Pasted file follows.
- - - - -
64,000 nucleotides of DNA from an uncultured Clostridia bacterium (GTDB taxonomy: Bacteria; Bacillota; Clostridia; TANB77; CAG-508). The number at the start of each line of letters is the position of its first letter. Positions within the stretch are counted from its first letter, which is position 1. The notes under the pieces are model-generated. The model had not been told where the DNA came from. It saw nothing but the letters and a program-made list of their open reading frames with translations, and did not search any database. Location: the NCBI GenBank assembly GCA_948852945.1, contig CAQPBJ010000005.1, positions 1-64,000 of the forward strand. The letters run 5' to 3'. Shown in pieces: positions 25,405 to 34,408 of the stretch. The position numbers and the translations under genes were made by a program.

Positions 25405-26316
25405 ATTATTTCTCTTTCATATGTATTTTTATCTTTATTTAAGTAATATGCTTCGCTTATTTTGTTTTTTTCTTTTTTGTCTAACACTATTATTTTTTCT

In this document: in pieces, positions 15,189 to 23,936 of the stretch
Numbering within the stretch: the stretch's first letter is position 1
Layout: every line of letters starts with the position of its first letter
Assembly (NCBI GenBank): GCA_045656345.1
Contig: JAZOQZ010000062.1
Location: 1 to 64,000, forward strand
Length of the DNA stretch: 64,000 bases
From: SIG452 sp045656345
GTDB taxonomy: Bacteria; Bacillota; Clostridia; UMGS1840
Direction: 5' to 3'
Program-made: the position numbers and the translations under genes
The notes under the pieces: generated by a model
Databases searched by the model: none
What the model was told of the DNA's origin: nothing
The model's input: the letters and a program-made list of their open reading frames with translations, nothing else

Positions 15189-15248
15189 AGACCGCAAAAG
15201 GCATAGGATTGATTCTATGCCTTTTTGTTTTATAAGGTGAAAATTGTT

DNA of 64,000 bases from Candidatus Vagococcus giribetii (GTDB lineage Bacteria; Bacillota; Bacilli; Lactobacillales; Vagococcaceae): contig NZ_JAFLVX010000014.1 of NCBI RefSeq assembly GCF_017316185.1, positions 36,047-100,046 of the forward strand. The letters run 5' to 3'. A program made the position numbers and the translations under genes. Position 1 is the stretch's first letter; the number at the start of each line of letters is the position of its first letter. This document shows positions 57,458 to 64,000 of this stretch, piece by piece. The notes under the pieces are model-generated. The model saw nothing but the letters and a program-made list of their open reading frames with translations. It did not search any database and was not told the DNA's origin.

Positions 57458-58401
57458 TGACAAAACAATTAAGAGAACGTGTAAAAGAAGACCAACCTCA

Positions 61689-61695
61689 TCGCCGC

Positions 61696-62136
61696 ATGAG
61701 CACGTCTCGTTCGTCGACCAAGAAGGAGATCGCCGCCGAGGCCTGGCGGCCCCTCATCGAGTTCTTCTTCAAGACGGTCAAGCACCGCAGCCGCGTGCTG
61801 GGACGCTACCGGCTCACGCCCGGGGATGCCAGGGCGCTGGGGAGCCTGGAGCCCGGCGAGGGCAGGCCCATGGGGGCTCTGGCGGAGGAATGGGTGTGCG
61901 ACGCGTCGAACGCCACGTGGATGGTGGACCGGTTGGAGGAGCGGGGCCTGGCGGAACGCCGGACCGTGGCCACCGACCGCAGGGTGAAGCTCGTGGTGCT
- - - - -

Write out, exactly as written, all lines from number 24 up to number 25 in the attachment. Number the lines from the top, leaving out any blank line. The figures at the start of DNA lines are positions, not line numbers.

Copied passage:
57458 TGACAAAACAATTAAGAGAACGTGTAAAAGAAGACCAACCTCA

Positions 61689-61695